Time to Review Tenant Screening Policies in the New Year

With the arrival of 2017 January is a great time to review tenant screening policies.  Regardless of property size, large or small, a best practice is to ensure all policies are up-to-date and current with laws and regulations governing tenant screening and the subsequent use of public records.

Tenant Screening laws, regulation, and policy frequently change and alter the legal landscape for landlords and property managers.  In April of 2016 HUD released a new guidance on tenant screening practices that caused considerable concern for landlords and property managers.

From the website of the San Francisco Chronicle (SFChronicle.com; Apr. 08. 16):

Landlords who have a blanket ban on renting to people with criminal background records could be charged with violating the federal Fair Housing Act, under guidance issued last week by the U.S. Department of Housing and Urban Development.

However, a landlord who fails to screen prospective tenants for criminal records and rents to one who robs or hurts a neighbor could be sued by the victim.

That is the dilemma landlords now find themselves in as a result of HUD’s new guidance, which provides few specifics on how to comply. (1)

Adam Almeida, President and CEO of TenantScreeningUSA.com states:  “HUDs policy changes have caused and will continue to create considerable confusion for property managers and landlords.  Subsequently, a best-practice, in order to maintain full compliance, is to work with a well-qualified third-party tenant screening company.”

Tenant screening is a critical tool utilized by property managers in selecting a potentially long-term tenant.  Some might suggest that long-term tenants are increasingly infrequent as the population of the United States becomes more transient.  Tenant screening remains critical.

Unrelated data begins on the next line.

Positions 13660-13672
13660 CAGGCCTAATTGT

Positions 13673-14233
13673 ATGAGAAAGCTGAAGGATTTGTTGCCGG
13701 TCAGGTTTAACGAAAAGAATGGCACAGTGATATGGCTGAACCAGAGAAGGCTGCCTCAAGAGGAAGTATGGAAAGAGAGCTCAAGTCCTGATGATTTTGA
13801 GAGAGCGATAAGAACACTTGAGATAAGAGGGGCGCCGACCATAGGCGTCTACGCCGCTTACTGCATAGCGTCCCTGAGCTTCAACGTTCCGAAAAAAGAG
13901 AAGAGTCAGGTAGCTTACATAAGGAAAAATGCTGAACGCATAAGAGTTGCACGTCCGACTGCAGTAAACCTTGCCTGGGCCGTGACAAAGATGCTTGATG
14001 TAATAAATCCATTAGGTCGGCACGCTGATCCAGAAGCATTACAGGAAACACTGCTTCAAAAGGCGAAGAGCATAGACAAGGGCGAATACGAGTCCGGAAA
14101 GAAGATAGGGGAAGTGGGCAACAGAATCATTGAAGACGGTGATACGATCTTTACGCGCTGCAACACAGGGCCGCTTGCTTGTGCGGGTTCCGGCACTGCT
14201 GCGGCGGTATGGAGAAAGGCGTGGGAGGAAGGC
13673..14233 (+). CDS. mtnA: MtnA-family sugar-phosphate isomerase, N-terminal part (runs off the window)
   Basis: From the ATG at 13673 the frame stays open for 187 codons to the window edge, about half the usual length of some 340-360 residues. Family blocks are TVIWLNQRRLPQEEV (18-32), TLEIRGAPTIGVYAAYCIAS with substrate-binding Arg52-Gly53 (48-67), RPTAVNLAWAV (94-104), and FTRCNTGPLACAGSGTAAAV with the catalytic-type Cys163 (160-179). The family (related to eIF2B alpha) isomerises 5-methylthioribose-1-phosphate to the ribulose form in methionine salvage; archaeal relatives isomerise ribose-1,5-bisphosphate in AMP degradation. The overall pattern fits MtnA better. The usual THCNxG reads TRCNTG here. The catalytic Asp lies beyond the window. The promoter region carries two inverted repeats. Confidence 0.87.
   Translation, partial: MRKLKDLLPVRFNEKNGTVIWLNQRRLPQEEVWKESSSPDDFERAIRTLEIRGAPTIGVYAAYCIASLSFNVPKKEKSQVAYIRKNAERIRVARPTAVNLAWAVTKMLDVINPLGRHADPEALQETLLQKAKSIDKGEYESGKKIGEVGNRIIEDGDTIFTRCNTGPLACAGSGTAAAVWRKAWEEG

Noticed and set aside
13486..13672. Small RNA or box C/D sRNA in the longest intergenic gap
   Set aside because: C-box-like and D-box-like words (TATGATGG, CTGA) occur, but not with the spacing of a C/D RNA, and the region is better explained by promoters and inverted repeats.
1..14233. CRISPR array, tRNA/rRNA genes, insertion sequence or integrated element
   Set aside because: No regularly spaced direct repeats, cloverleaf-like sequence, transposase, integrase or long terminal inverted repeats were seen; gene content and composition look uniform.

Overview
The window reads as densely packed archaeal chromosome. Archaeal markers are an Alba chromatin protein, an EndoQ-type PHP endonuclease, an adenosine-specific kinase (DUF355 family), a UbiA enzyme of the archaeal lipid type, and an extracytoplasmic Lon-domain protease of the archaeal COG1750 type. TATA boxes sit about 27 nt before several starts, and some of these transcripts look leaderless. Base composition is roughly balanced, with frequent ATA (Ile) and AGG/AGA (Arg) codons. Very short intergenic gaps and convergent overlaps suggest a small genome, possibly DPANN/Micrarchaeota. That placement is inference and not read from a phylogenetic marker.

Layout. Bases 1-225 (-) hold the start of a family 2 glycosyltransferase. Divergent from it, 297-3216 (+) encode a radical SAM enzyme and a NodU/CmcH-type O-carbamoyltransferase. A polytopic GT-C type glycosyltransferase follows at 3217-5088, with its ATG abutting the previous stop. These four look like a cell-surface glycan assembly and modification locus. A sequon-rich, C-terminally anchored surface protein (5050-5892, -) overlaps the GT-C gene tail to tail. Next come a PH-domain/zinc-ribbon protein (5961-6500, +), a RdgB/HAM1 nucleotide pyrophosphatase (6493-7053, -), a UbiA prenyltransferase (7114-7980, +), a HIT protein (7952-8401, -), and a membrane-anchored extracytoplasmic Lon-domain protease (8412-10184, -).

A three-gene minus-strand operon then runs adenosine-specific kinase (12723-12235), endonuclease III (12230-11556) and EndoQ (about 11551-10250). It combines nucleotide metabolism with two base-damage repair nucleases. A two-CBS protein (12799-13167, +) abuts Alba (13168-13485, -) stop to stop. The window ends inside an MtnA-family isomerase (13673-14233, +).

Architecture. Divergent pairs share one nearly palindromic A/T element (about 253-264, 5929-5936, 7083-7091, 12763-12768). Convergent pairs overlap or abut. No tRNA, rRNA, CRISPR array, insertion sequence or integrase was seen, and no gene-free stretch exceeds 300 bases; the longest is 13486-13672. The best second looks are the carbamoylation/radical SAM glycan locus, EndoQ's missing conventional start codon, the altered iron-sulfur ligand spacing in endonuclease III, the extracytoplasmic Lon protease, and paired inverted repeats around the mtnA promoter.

Almeida states:  “Tenant screening can also assist in the prevention of property loss or damage as well as harm to current residents.  The information found in tenant background checks, combined with a thorough interview, will serve a landlord well.”

Another change landlords and property managers should be prepared for is with the ascendancy of Donald Trump to President and the potentially radical change that could occur.  Trump’s selection of Ben Carson as Secretary of HUD could bring around significant change as his views appear to be dramatically different that those of the current administration.

From the website of the New York Times (NYTimes.com; Dec. 05, 16):

In an opinion article in 2015 for The Washington Times, Mr. Carson compared an Obama administration housing regulation to “the failure of school busing” because it would place affordable housing “primarily in wealthier neighborhoods with few current minority residents.”

The rule, known as Affirmatively Furthering Fair Housing, was years in the making and designed to end decades-old segregation by offering affluent areas incentives to build affordable housing. Critics, including Mr. Carson, called it government overreach. (2)

Almeida states:  “All tenant screening policies should be reviewed based on recent changes by HUD as well as the potential of change with a new administration.  Having a third-party tenant company screening involved allows landlords and property managers to remain well informed and compliant with all existing and potential legislative changes.”

TenantScreeningUSA.com is a third-party background screening company that provides tenant checks to landlords and property managers for all sizes and types of rental complexes.  From the single-unit to the large community, TenantScreeningUSA.com has the ability to customize a tenant screening package specific to a managers unique requirements.

Notes:

(1)   sfchronicle.com/business/networth/article/New-HUD-guidance-on-criminal-records-puts-7237897.php

(2)   nytimes.com/2016/12/05/us/politics/ben-carson-housing-urban-development-trump.html

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